The recent signing of Kevin Durant with Nike means two things. 1) Kevin Durant and Greg Oden are now teammates. 2) Durant’s agent (Aaron Goodwin) made good on his guarantee.
As an incentive to sign Durant, Goodwin made a guarantee that he would net Kevin Durant a shoe contract of at least 40 million dollars. If the contract value was anything less, Goodwin would not receive a commission. The commission on a 40 million dollar deal would earn Goodwin approximately 8 million dollars. It was a win-win for Durant to sign such an agreement with Goodwin. He either gets a 40 million dollar deal or he saves anywhere from 5-7 million.
In recent weeks, it was revealed that Adidas was offering Durant a deal worth over 40 mil, but Nike was not, and that Nike was unwilling to go beyond that figure. Goodwin and Durant’s mother were rumored to be talking Kevin into taking the larger contract, while many in the sports business world (most prominently, Brian Berger of Sports Business Radio) said that Kevin had his heart set on Nike since he was a young kid. As the days progressed, the news changed dramatically. Did Kevin have a change of heart? Was he going to sign with Adidas? No sir! Instead, Nike made an offer over 40 mil…way over 40. The final numbers came out to a 7 year deal worth 60 million, with a 10 million dollar signing bonus. It was still less than the offer made by Adidas, but Durant was sold on Nike, and Goodwin was sold on getting paid.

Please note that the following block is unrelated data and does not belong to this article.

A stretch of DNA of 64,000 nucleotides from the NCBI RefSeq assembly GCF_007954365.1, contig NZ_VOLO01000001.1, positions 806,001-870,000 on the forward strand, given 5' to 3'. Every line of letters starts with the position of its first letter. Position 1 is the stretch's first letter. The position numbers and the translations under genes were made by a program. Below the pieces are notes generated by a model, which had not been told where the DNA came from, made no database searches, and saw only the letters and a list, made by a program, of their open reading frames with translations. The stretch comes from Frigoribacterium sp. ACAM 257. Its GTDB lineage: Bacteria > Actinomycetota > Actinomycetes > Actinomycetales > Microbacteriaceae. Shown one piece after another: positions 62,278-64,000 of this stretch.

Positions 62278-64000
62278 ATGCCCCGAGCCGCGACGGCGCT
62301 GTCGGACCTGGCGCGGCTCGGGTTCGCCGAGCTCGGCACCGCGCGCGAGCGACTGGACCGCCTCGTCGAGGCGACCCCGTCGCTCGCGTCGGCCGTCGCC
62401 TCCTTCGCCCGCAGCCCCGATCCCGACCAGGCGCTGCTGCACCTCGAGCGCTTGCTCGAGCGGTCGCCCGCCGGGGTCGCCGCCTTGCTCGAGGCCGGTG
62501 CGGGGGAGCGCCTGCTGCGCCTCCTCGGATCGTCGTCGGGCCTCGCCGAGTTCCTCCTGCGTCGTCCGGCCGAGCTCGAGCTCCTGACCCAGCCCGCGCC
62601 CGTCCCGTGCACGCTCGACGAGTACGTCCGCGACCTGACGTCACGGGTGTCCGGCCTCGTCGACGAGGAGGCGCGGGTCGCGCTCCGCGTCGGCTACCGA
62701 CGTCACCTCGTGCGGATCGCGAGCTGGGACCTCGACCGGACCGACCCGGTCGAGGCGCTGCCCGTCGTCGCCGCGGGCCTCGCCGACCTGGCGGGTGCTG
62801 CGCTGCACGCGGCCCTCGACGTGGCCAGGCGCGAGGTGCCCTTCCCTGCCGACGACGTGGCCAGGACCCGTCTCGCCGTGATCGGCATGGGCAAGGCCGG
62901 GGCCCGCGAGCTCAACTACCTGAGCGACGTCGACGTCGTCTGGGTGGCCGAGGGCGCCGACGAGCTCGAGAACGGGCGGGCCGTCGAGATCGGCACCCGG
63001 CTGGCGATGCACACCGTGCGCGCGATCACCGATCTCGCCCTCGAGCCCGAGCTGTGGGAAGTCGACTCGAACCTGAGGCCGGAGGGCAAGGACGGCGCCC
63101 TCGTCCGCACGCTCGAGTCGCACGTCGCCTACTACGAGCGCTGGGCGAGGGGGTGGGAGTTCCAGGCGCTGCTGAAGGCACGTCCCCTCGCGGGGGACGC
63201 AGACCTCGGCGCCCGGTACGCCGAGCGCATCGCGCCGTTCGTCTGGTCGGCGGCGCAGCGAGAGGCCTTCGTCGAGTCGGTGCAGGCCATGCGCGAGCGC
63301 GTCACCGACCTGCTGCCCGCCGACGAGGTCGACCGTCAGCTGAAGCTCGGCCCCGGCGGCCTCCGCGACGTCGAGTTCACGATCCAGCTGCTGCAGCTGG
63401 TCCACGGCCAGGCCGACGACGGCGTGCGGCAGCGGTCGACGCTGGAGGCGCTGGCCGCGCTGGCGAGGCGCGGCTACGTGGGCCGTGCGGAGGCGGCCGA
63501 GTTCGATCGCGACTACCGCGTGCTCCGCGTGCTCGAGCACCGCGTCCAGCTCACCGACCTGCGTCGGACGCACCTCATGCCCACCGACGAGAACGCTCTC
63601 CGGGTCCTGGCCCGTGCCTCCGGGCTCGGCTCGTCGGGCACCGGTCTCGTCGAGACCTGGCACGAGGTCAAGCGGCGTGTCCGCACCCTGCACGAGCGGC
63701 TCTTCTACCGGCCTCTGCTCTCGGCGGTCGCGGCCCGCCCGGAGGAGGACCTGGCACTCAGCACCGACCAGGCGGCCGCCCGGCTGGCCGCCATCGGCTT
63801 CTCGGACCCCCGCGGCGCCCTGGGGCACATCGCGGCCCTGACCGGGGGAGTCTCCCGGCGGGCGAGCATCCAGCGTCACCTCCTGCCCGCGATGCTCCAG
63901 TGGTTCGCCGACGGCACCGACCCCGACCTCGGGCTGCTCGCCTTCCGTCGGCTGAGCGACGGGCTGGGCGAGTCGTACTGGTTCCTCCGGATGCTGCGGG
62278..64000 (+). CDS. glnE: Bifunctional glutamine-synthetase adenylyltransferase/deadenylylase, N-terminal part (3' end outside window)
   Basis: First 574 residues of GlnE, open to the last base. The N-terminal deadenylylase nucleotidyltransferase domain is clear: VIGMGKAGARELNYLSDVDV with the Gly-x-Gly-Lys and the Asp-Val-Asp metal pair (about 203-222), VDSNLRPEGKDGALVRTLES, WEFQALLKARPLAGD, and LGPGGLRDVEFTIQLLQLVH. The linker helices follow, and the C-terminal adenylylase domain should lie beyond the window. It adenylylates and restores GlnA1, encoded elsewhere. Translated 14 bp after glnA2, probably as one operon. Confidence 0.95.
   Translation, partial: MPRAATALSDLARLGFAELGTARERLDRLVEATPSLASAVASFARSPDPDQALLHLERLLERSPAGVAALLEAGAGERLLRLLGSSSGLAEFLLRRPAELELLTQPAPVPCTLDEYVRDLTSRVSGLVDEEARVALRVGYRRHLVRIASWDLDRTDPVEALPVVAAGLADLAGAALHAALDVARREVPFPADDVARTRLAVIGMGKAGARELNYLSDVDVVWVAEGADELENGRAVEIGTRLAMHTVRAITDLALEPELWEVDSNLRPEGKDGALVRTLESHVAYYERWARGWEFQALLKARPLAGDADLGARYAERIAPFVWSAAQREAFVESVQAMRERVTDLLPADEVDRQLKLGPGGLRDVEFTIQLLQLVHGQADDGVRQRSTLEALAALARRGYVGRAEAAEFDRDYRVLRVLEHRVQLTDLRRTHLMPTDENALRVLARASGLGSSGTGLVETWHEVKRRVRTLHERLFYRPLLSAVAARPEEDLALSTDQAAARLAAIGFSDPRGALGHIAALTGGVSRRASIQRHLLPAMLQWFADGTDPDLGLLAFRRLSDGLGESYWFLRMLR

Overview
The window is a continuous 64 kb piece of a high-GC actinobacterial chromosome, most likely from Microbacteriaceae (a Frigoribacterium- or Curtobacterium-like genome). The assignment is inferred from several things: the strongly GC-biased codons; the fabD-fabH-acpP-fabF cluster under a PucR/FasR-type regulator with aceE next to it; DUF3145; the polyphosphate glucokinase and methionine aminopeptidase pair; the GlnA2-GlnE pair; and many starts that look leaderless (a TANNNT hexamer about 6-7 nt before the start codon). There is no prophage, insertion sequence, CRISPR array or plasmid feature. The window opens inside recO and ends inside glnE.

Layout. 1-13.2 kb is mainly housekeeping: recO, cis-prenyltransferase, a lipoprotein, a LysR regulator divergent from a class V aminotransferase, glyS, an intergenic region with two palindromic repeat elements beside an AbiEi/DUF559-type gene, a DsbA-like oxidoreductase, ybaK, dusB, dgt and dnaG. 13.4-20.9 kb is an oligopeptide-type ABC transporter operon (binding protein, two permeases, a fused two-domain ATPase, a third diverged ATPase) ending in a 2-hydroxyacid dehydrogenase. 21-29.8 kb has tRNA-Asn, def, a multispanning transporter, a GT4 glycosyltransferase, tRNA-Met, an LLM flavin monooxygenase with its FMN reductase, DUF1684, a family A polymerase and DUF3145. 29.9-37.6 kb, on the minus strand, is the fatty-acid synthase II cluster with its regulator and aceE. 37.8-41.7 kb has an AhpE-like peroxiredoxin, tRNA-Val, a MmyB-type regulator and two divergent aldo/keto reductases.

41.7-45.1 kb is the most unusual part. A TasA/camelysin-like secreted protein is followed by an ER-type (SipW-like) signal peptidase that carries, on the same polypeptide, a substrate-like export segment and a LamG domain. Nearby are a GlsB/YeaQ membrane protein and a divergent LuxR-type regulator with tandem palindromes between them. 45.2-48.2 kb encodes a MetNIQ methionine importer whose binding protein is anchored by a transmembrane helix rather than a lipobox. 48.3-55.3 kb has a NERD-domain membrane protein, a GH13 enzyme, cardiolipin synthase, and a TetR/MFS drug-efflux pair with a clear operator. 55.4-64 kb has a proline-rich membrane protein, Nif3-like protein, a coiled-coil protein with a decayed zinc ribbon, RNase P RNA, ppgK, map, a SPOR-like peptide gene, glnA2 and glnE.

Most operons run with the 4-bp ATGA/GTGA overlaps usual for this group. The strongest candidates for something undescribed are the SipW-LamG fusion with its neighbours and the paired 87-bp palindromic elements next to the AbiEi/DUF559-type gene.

Overall this was an outstanding job by Goodwin. Not only did he go out on a limb and make a bold offer to Kevin, but he lived up to his word. He truly did a fine job as Kevin Durant’s agent, and I would like to be one of the first to congratulate him on a job well done.
I would also like to add to the discussion (Darren Heitner here). I had a discussion with someone in the Aaron Goodwin camp yesterday, and we cleared up a little of the mess that has been floating around on the internet.
- Aaron Goodwin has been negotiating a shoe deal for Durant for months. It made news recently and lasted on our minds for only a brief amount of time (as most news tends to do).
- This turns out to be the 2nd largest endorsement deal ever. One that Goodwin was taking heat for before it was signed on paper.
- Goodwin was in the middle of negotiations when he was attacked. That is the main reason that he could not initially respond to any criticism. It would not have been in the best interest of his client.
- There was no point that Goodwin was in any threat of not making due on his promise to the Durant family. At the same time, Goodwin never promised to get Durant a $40 million+ shoe deal, he never had a deal to only get paid if the contract exceeded $40 million, and the only reason that the deal took so long to make was because Goodwin wanted his client to have the best deal possible from the company that Durant preferred to sign with.
I am hoping that we can get Aaron Goodwin on the blog for a little bit to explain more about the situation, but I think this new information will do for now.